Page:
Will the Next Generation Science Standards Succeed?

Maltobia has a national soccer team that has never made it to the World Cup. The players are simply not competent enough. However, it is a taboo for Maltobians to associate incompetency with the members of any sport team. Under pressure from the public and the government, the Maltobian Soccer Association (MSA), based on numerous researches done on the game, has periodically adopted various strategies to address the poor performance of the national team. The soccer fields were equipped with the latest technologically advanced billboards, goals that recorded the exact location of the ball upon impact, and nets that recorded the location and the speed of the ball. New shoes, with sophisticated electronic devices which correlated the direction of motion and the velocity of the ball with the point of impact with the shoe, were recommended for the players. However, after changing the shoes, the improvement in the game was statistically insignificant. Some researches concentrated on the outfit of the players and found that if the sleeves were shortened to a particular length, the players performed better. Changing the length of the sleeves did not improve the performance of the players either. One particular research done by a prominent soccer education researcher – for which she was awarded a million-dollar grant by the Department of Sport Education – found that cutting the hair of the players short had a positive influence on the performance of the team. This strategy was also a failure.

Recently, a committee of elected members of MSA, university faculty with expertise in soccer education, representatives of some major sport organizations, a delegate from the top Maltobian soccer ball manufacturing conglomerate, and the Deputy Minister of Sport Education came up with a master plan, which was recently published with huge fanfare and publicity. The plan promises to radically improve the performance of the next generation of soccer players. To make the next generation of players ready for the World Cup, the plan recommends changing the color of the panels of the soccer ball from black and white to red and green and to stitch them together with golden thread!


American students have been performing poorly in science and mathematics for decades. Educational, governmental, and business organizations have been trying to remedy the situation by articulating the “standards” to which teachers are to adhere. The appearance of Halley’s Comet in 1985 initiated Project 2061, a long-term effort of scientists and educators to help transform America’s school system so that all students become well educated in science, mathematics, and technology. The two books, Science for All Americans (1990) and Benchmark for Science Literacy (1993) promised to contribute to the way today’s young people will, as adults, influence what life on earth will be like in 2061, the year Halley’s Comet next returns.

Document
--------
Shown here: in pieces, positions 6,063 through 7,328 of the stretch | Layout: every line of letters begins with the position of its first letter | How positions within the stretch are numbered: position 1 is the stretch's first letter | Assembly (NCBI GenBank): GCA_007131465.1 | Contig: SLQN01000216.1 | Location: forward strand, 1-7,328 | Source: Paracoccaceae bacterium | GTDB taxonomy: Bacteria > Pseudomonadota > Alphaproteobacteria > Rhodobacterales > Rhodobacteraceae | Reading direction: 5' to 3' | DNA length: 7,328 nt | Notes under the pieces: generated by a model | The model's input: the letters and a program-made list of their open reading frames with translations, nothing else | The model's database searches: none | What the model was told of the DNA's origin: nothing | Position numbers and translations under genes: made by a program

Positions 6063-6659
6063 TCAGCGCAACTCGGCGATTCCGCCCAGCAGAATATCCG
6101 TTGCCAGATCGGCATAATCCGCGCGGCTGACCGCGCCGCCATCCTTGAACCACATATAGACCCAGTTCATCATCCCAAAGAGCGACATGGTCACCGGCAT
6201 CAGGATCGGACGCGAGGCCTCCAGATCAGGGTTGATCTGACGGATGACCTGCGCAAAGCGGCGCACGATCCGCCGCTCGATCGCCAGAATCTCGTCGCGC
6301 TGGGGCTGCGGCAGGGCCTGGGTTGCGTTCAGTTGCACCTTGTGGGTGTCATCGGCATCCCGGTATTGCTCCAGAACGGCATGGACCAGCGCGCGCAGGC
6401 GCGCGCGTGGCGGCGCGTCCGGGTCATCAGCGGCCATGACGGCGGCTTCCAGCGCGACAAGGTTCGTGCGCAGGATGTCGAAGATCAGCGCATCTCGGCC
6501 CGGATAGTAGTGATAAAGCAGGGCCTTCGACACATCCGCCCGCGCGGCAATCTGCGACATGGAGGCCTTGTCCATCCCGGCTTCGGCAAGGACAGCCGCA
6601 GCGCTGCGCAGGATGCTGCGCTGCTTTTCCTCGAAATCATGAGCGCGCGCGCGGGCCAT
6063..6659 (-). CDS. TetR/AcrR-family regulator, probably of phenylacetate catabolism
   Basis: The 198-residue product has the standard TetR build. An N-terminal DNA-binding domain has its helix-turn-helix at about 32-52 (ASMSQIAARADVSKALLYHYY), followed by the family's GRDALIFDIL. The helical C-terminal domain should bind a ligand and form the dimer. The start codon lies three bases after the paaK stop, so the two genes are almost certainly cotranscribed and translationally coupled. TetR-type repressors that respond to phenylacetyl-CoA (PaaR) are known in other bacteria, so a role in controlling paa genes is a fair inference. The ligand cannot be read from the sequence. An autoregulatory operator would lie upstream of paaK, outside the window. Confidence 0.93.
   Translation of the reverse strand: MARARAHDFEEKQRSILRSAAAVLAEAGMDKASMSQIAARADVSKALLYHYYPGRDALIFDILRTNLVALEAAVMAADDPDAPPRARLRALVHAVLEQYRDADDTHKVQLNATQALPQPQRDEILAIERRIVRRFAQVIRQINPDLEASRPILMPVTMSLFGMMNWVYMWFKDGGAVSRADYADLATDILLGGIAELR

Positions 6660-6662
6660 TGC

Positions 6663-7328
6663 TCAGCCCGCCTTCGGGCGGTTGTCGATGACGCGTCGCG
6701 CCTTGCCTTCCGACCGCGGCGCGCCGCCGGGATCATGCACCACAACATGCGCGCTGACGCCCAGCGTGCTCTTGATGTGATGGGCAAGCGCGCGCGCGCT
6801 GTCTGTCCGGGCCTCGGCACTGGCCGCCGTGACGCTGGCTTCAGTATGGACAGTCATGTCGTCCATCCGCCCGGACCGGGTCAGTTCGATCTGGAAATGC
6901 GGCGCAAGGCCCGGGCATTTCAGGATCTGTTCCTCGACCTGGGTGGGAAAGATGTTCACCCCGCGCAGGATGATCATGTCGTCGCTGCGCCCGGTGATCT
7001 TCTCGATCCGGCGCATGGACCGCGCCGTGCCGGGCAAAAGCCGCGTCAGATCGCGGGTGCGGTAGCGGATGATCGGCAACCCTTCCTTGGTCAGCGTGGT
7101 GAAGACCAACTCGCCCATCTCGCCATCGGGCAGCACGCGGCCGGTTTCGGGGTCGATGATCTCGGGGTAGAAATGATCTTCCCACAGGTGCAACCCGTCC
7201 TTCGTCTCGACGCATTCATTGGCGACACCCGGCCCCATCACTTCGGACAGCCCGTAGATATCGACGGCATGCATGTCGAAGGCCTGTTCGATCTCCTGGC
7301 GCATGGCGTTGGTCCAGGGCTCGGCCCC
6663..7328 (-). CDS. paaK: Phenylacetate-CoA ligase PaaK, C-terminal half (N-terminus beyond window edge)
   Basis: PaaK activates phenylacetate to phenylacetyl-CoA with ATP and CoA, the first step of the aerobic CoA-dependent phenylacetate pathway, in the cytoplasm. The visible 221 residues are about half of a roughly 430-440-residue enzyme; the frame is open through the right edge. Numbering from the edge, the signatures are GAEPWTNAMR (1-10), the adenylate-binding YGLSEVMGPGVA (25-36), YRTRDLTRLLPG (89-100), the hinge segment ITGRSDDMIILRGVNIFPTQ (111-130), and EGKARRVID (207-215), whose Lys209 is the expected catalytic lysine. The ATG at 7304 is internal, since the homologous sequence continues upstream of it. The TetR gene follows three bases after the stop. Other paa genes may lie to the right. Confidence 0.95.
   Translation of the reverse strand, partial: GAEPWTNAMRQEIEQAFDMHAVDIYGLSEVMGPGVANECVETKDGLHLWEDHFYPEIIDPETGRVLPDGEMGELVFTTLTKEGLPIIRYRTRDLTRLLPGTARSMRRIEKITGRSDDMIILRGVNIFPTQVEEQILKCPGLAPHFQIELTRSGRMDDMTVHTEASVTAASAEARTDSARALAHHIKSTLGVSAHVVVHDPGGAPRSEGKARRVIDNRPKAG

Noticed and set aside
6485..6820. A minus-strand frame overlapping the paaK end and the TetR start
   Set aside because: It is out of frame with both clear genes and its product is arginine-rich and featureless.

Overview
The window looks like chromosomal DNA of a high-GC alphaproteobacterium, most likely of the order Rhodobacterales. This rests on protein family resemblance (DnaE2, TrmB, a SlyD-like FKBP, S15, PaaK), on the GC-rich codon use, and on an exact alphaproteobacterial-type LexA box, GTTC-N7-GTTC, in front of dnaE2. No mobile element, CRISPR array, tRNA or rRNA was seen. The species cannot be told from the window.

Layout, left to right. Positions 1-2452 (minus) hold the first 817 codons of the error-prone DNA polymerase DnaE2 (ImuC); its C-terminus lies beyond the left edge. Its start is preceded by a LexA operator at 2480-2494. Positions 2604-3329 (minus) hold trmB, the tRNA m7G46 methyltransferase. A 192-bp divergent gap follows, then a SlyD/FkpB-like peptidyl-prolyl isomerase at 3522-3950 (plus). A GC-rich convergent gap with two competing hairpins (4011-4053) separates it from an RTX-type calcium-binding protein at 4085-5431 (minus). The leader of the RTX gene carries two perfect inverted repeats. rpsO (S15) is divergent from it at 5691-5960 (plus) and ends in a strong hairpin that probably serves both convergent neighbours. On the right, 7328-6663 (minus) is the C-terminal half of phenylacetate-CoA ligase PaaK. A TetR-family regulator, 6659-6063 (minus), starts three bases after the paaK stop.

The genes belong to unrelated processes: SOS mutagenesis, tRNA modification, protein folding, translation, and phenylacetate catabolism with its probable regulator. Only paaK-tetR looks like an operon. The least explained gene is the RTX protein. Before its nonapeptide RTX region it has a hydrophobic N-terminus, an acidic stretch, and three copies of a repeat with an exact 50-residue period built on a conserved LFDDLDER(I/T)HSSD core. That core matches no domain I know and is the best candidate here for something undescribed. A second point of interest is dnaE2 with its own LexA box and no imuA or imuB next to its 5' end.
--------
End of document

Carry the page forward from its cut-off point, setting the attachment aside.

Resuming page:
Unfortunately, this long-term project did not seem to have a dent in the scientific illiteracy of Americans. The performance of the 4th graders saw no change over the 16 year period between 1995 and 2011 in Trends in International Mathematics and Science Study (TIMSS) administered by International Activities Program (IAP) in 2011. American 8th graders ranked ninth and did slightly better than 1995 and 2007.

2 thoughts on “Will the Next Generation Science Standards Succeed?”

  1. Well articulated. I believe the same thing is happening in chemistry (my field). We need to get rid of these ridiculous rules that state that if you have degree in biology you can teach chemistry or physics. To teach a particular subject requires expertise in that subject. If you are planning to teach biology, you should have a degree in biology (along with any other teacher education needed, which I am not convinced is all that worthwhile).

    One other thing that bothers me about “modern” science education is the movement away from knowledge based teaching toward experience based teaching. You cannot really expect primary (or even secondary) school students to “think like a scientist.” Most scientists that I know didn’t really start to “think like a scientist” until they were in graduate school. And can we really expect primary and secondary school students to recreate 300 years worth of discoveries in a few years without any cognitive background on which to build?

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